What does it take to become preferred by customers? Focus on up-leveling the brand experience—essentially, any experiences customers have with your brand. That was the focus of Michael Vickers' opening keynote presentation at the SpeechTEK conference (in August). Vickers, executive director of Summit Learning Systems and author of Becoming Preferred: How to Outsell Your Competition, said that instead of only focusing on products or price, organizations must focus on creating great customer experiences.
To do this, companies should identify their customers' stress and "make it go away," he said, adding that "companies that identify a stress and remove it can charge a premium."
He maintained that to become preferred, organizations must focus on delivering three distinctive values: product, service, and knowledge. They must also focus on value as the customer defines it. According to Vickers, there are five customer values: money, time, prestige, reliability or security, and knowledge.
"People will pay a premium to save time," he said. Regarding prestige, he added, "People will pay a premium to feel special." As for reliability, he said, "People will pay a premium for quality." And, finally, he added, "Knowledge trumps all. If you partner with knowledge, your value becomes distinctive."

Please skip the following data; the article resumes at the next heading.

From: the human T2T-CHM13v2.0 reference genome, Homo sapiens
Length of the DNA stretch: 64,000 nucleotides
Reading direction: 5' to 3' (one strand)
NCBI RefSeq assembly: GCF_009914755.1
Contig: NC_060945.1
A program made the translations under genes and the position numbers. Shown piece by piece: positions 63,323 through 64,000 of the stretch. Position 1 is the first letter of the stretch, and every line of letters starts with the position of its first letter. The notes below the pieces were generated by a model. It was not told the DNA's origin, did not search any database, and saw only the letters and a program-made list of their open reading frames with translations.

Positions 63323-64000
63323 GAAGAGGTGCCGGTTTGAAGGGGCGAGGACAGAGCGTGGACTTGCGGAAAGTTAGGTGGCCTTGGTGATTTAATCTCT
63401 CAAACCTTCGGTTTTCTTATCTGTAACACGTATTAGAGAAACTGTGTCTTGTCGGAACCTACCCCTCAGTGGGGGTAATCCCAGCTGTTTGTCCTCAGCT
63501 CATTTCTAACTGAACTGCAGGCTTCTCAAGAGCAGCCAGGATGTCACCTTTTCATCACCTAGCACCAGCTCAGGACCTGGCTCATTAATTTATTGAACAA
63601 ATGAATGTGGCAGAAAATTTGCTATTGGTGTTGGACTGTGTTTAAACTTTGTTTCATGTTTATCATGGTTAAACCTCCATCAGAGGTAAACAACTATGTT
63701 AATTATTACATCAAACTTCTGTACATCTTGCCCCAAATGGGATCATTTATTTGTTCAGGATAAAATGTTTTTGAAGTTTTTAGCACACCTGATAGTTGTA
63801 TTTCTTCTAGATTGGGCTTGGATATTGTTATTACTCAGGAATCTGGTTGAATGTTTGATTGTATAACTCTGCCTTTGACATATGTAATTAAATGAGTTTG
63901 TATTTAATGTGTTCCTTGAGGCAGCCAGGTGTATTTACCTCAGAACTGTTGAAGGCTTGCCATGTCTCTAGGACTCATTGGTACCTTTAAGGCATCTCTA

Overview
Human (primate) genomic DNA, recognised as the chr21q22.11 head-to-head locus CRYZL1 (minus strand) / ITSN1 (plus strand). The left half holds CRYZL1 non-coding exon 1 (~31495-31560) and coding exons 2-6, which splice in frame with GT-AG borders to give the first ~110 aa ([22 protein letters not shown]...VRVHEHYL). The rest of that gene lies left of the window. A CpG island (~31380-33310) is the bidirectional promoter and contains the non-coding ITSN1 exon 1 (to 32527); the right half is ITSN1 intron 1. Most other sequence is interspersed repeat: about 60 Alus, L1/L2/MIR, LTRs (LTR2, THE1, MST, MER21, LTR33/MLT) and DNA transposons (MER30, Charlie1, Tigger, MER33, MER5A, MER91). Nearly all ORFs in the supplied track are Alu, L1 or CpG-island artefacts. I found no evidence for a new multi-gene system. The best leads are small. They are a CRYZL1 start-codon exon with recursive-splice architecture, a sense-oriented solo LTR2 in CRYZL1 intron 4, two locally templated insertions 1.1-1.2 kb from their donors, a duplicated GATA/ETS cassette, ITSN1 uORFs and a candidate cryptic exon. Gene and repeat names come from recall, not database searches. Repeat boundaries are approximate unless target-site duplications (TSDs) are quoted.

With this in mind, some innovative solutions were showcased at SpeechTEK that not only promise organizational efficiencies and lower customer service costs, but improved customer experiences as well. A couple of mobile virtual assistants were announced at the conference—Nuance's Nina and Angel's Lexee.
Nina will bring Siri-like capabilities to mobile customer service apps—a capability that Nuance says "will change the face of mobile customer service forever."
In a video demo, Nuance featured a woman hailing a cab and asking Nina, "Can I get on an earlier flight to Boston?" Nina replies, "Yes. There is space available on flight 1215, departing at 2:45." As she's about to enter the cab, the woman responds, "Perfect. Book it."
Now, that's convenience. And it quickly addresses two customer values that Vickers mentioned—knowledge and time. For more information about Nuance's mobile virtual assistant, read "Siri, Meet Nina".
Angel's Lexee addresses the same customer values, but is currently focused on the enterprise market. For example, Lexee enables Salesforce.com users to access customer records through their Salesforce.com mobile application. Users can verbally request information and reports and update customer account information.
Nina and Lexee use voice biometrics to authenticate each user's voiceprint and, as a result, enable businesses to deliver secure interactions (another customer value) that are tailored to each user.
These advances will not only "up-level" brand experiences, as Vickers suggests, but the industry as a whole.